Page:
↓ Skip to main content

Statin withdrawal in people with dementia

Overview of attention for article published in Cochrane database of systematic reviews, September 2016
Altmetric Badge

About this Attention Score

  • In the top 25% of all research outputs scored by Altmetric
  • High Attention Score compared to outputs of the same age (90th percentile)
  • Good Attention Score compared to outputs of the same age and source (65th percentile)

Mentioned by

blogs
1 blog
twitter
16 tweeters
facebook
1 Facebook page
q&a
1 Q&A thread

Citations

dimensions_citation
1 Dimensions

Readers on

mendeley
69 Mendeley
You are seeing a free-to-access but limited selection of the activity Altmetric has collected about this research output. Click here to find out more.
Title
Statin withdrawal in people with dementia
Published in
Cochrane database of systematic reviews, September 2016
DOI 10.1002/14651858.cd012050.pub2
Pubmed ID
Authors

Bernadette McGuinness, Chris R Cardwell, Peter Passmore

Abstract

There are approximately 24 million people worldwide with dementia; this is likely to increase to 81 million by 2040. Dementia is a progressive condition, and usually leads to death eight to ten years after first symptoms. End-of-life care should emphasise treatments that optimise quality of life and physicians should minimise unnecessary or non-beneficial interventions. Statins are 3-hydroxy-3-methylglutaryl coenzyme A (HMG-CoA) reductase inhibitors; they have become the cornerstone of pharmacotherapy for the management of hypercholesterolaemia but their ability to provide benefit is unclear in the last weeks or months of life. Withdrawal of statins may improve quality of life in people with advanced dementia, as they will not be subjected to unnecessary polypharmacy or side effects. However, they may help to prevent further vascular events in people of advanced age who are at high risk of such events. To evaluate the effects of withdrawal or continuation of statins in people with dementia on: cognitive outcomes, adverse events, behavioural and functional outcomes, mortality, quality of life, vascular morbidity, and healthcare costs. We searched ALOIS (medicine.ox.ac.uk/alois/), the Cochrane Dementia and Cognitive Improvement Group Specialised Register on 11 February 2016. We also ran additional searches in MEDLINE, EMBASE, PsycINFO, CINAHL, Clinical. gov and the WHO Portal/ICTRP on 11 February 2016, to ensure that the searches were as comprehensive and as up-to-date as possible. We included all randomised, controlled clinical trials with either a placebo or 'no treatment' control group. We applied no language restrictions. Two review authors independently assessed whether potentially relevant studies met the inclusion criteria, using standard methodological procedures expected by Cochrane. We found no studies suitable for inclusion therefore analysed no data. The search strategy identified 28 unique references, all of which were excluded. We found no evidence to enable us to make an informed decision about statin withdrawal in dementia. Randomised controlled studies need to be conducted to assess cognitive and other effects of statins in participants with dementia, especially when the disease is advanced.

Twitter Demographics

The data shown below were collected from the profiles of 16 tweeters who shared this research output. Click here to find out more about how the information was compiled.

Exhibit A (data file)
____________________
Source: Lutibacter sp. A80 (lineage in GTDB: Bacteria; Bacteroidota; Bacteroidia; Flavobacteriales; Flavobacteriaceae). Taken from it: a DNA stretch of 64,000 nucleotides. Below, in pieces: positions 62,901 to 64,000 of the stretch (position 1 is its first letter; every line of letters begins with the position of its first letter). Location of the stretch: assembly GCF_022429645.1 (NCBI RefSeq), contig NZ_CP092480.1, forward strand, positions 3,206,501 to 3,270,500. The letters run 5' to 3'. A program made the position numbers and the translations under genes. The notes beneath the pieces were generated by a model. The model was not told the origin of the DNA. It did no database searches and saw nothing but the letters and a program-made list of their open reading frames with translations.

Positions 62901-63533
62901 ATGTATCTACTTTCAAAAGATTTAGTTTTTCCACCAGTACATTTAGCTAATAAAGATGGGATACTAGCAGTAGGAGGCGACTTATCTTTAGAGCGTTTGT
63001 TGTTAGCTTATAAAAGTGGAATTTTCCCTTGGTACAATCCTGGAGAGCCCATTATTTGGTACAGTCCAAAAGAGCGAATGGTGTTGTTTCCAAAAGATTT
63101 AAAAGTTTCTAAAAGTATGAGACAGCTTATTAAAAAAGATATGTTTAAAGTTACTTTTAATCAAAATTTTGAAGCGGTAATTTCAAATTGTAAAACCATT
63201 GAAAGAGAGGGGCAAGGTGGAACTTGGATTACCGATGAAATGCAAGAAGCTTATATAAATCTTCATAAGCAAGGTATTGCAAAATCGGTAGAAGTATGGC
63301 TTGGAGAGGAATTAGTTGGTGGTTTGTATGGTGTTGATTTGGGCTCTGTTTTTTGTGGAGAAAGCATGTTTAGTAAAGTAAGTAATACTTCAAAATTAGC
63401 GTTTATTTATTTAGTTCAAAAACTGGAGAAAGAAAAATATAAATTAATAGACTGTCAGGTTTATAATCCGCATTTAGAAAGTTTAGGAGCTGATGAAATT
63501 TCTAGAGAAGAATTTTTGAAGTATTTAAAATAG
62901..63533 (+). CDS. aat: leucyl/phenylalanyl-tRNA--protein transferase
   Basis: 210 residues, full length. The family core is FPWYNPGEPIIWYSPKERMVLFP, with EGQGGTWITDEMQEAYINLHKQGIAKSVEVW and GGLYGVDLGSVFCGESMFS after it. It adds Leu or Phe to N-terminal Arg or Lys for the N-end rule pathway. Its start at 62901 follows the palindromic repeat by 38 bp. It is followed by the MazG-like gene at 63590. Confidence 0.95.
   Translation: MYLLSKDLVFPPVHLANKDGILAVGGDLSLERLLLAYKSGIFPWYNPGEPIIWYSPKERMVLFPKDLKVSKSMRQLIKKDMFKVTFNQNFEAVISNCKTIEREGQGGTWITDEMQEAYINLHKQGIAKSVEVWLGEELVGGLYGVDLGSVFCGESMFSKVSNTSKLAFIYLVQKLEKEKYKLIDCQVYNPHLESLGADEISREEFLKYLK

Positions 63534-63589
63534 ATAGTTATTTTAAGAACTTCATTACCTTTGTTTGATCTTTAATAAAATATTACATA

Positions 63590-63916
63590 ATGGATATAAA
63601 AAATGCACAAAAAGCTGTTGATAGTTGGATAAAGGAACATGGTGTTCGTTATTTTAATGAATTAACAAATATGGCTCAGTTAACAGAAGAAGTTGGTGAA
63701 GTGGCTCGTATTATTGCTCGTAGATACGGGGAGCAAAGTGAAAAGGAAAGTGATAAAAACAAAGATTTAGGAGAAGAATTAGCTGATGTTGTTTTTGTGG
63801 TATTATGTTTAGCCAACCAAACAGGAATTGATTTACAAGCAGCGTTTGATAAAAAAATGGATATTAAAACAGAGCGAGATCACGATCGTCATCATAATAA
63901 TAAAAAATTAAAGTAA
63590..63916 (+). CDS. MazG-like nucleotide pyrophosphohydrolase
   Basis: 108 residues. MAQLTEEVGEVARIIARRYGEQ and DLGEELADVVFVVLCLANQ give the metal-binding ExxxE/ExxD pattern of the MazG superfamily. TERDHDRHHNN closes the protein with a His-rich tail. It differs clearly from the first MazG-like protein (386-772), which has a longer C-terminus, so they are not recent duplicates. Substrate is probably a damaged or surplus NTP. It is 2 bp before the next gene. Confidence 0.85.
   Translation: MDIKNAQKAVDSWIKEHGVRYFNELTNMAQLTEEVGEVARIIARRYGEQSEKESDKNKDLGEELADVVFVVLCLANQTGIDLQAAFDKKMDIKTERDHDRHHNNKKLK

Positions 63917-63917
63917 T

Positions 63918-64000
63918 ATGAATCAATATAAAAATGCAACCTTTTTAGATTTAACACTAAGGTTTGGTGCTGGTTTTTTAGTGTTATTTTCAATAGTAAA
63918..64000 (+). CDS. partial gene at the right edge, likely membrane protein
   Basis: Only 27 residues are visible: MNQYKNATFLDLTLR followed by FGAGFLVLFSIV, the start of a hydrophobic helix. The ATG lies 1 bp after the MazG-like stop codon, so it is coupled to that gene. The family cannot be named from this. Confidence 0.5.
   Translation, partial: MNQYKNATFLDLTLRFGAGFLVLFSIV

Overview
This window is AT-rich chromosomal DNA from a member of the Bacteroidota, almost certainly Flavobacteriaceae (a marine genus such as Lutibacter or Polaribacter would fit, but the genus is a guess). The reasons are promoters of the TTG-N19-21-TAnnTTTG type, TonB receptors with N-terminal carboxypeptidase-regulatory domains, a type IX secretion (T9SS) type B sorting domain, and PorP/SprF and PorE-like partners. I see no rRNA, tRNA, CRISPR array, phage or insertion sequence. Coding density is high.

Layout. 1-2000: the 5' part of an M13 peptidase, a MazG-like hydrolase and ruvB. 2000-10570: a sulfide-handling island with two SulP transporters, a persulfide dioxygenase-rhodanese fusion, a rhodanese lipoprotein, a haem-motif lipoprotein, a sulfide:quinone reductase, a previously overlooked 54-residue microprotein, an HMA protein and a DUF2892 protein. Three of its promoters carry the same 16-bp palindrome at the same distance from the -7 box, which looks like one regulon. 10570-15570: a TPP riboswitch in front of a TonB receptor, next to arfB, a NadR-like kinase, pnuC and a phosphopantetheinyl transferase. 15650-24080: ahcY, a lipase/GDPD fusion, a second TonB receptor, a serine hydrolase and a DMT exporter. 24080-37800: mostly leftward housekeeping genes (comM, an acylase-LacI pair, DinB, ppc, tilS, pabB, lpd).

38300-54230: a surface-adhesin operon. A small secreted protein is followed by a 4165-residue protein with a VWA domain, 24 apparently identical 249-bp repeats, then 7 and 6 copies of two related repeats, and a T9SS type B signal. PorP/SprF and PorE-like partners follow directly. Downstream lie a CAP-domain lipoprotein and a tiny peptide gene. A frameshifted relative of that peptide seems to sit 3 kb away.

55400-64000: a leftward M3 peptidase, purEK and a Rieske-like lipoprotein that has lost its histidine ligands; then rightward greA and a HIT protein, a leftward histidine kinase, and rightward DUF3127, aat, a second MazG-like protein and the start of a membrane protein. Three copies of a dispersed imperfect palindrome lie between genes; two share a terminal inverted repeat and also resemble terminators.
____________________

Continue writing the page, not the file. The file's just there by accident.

Mendeley readers

The data shown below were compiled from readership statistics for 69 Mendeley readers of this research output. Click here to see the associated Mendeley record.

Geographical breakdown

Country Count As %
United Kingdom 1 1%
Netherlands 1 1%
Unknown 67 97%

Demographic breakdown

Readers by professional status Count As %
Student > Master 15 22%
Student > Bachelor 13 19%
Student > Ph. D. Student 11 16%
Unspecified 10 14%
Researcher 5 7%
Other 14 20%
Unknown 1 1%
Readers by discipline Count As %
Medicine and Dentistry 23 33%
Unspecified 14 20%
Nursing and Health Professions 8 12%
Psychology 7 10%
Social Sciences 6 9%
Other 10 14%
Unknown 1 1%

Attention Score in Context

This research output has an Altmetric Attention Score of 18. This is our high-level measure of the quality and quantity of online attention that it has received. This Attention Score, as well as the ranking and number of research outputs shown below, was calculated when the research output was last mentioned on 23 August 2019.
All research outputs
#888,258
of 13,538,736 outputs
Outputs from Cochrane database of systematic reviews
#2,760
of 10,639 outputs
Outputs of similar age
#25,943
of 263,135 outputs
Outputs of similar age from Cochrane database of systematic reviews
#63
of 180 outputs
Altmetric has tracked 13,538,736 research outputs across all sources so far. Compared to these this one has done particularly well and is in the 93rd percentile: it's in the top 10% of all research outputs ever tracked by Altmetric.
So far Altmetric has tracked 10,639 research outputs from this source. They typically receive a lot more attention than average, with a mean Attention Score of 21.1. This one has gotten more attention than average, scoring higher than 74% of its peers.
Older research outputs will score higher simply because they've had more time to accumulate mentions. To account for age we can compare this Altmetric Attention Score to the 263,135 tracked outputs that were published within six weeks on either side of this one in any source. This one has done particularly well, scoring higher than 90% of its contemporaries.
We're also able to compare this research output to 180 others from the same source and published within six weeks on either side of this one. This one has gotten more attention than average, scoring higher than 65% of its contemporaries.